Inspirational Magazine
Issue 17, July 2018
Review: Points of Juncture, by Cos Ahmet
Interview given by John Hopper

‘Points of Juncture’ is a book about an exhibition. Points of Juncture was a ground-breaking exhibition held at the Forty Hall Estate, London in 2017 by the textile artist Cos Ahmet. It proved so successful that a book has just been published by Forty Hall Estate and the Arts Council England in celebration. Cos gives an in-depth interview and shows a range of his work for the Points of Juncture exhibition in this Inspirational feature.

Where did the title for your exhibition ‘Points of Juncture’ come from?

The title originates from a series of collages I created during a collaborative project in 2012. I called this small set of works Point of Juncture (Suture Series, 2012), one of which featured in this exhibition. Points of Juncture grew from this, and became the tile for my exhibition. Both the origin of the title and the title for my exhibition respond to various interlinks or connections. These connections continue between my work, the house and its creators (in this case, Sir Nicholas Rainton and the artist), so made sense to use Points of Juncture as the title.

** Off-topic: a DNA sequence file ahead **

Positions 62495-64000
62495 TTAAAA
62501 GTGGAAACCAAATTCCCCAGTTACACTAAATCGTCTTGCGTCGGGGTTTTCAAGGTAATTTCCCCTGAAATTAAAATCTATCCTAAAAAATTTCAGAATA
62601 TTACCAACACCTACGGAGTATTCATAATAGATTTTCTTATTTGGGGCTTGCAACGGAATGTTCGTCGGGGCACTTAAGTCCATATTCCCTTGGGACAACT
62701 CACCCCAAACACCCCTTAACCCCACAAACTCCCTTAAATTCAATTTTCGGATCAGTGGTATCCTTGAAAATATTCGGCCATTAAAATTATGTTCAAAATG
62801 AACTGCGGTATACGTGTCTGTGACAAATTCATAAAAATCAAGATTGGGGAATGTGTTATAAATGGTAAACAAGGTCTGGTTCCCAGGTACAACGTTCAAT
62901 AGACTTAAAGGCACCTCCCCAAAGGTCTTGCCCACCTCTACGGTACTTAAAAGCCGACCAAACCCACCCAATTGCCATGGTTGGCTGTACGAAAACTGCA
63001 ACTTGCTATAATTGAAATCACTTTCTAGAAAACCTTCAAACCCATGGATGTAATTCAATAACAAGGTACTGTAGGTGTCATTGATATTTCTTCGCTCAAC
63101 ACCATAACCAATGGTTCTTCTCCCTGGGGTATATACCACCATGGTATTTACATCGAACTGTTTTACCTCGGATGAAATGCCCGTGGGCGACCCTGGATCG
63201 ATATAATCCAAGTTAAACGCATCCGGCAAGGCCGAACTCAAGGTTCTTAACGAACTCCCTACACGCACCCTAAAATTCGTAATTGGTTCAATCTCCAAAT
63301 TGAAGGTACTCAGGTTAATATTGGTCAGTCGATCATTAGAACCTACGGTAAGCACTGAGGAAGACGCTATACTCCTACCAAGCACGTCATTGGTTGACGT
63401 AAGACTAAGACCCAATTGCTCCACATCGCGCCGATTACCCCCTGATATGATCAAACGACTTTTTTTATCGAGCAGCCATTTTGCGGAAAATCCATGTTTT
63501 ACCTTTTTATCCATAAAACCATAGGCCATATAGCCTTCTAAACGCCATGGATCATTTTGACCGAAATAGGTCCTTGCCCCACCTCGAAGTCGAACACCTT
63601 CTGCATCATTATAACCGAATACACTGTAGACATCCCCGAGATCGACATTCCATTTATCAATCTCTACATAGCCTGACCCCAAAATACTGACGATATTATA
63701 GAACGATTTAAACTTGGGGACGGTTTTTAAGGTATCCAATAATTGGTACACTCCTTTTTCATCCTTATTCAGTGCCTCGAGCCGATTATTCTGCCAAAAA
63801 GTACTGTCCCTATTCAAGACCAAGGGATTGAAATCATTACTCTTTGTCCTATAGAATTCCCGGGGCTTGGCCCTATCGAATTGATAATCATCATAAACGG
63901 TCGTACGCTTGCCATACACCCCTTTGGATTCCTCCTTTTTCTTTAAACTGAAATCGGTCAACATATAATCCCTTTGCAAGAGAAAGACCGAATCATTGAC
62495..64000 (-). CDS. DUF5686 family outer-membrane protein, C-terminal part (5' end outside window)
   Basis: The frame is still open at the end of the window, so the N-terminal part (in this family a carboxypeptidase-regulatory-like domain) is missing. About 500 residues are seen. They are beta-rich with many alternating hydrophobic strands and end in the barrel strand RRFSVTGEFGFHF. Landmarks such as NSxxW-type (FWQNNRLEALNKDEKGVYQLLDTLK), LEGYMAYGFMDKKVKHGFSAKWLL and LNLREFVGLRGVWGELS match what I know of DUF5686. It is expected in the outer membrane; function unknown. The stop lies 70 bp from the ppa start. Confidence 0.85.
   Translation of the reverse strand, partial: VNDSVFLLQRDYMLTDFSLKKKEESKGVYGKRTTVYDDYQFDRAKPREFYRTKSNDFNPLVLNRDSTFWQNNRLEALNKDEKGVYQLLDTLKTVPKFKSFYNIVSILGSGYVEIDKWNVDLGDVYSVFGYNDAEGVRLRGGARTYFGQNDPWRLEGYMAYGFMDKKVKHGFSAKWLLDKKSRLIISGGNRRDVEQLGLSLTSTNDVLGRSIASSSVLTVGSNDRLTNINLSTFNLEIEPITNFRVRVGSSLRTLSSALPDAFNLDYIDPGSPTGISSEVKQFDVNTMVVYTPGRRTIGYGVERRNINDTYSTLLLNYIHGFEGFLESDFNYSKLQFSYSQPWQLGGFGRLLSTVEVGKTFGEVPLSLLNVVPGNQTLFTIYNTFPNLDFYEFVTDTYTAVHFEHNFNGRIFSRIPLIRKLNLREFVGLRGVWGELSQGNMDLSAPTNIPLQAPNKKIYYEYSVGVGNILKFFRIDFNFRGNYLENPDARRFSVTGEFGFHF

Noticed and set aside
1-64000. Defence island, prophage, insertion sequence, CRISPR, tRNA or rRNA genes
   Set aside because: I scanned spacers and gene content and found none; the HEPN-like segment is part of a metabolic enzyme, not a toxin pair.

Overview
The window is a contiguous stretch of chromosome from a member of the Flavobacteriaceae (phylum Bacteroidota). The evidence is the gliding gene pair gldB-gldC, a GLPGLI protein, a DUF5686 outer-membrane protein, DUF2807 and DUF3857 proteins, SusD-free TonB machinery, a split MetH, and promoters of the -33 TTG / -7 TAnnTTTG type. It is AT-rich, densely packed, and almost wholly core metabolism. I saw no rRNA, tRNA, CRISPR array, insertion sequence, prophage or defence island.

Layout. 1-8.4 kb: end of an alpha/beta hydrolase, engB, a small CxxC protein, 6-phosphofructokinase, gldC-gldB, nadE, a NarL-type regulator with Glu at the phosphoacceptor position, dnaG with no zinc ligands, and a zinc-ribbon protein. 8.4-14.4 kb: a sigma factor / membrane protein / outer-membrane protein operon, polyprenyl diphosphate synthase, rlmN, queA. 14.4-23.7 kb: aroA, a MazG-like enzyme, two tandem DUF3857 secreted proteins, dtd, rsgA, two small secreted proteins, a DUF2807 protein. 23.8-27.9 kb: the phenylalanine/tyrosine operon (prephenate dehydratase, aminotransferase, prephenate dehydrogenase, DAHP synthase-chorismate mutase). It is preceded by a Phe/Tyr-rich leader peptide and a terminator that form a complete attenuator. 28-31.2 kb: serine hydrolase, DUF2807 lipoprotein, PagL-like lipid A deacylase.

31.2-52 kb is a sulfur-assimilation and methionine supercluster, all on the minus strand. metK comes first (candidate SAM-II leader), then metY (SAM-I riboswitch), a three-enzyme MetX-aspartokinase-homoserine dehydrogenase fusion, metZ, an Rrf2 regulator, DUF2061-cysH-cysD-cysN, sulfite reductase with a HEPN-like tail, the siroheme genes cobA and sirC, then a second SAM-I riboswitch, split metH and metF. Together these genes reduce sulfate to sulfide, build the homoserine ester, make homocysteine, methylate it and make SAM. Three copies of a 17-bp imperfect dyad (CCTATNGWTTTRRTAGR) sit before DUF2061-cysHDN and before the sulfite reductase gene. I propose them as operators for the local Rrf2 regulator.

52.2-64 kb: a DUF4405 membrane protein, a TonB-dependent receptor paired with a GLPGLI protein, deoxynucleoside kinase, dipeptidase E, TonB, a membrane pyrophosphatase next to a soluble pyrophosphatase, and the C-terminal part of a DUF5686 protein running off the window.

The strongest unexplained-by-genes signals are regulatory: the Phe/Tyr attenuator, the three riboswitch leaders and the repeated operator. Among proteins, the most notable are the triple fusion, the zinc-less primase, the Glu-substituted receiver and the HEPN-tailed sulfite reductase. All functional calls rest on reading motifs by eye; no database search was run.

What was it like working with a 17th century manor house as a backdrop to your contemporary work? Was ‘period’ a challenge or an enhancer to you as an artist?

It was a huge challenge, no doubt about that! It is not the first time that I have exhibited in an alternative space, or a space that imbues a certain sense of history or character. It was a refreshing change to working in a generic white cube space, where everything seems clinical and stark. Having the backdrop of Forty Hall and its layers of history invited a new way to think. In some ways it became more of a challenge, as there were so much more that you had to put into consideration, especially as this is a Grade 1 listed building. Not only did I have think about how I was going to work in this space, but also working with the space in terms of display. I was forbidden to attach anything directly into the walls, so had to rethink how I would display certain works. It forced me to work with the given space and its limitations. As well as being a challenge, ‘period’ also became an enhancer, not only to my work, but also myself as an artist.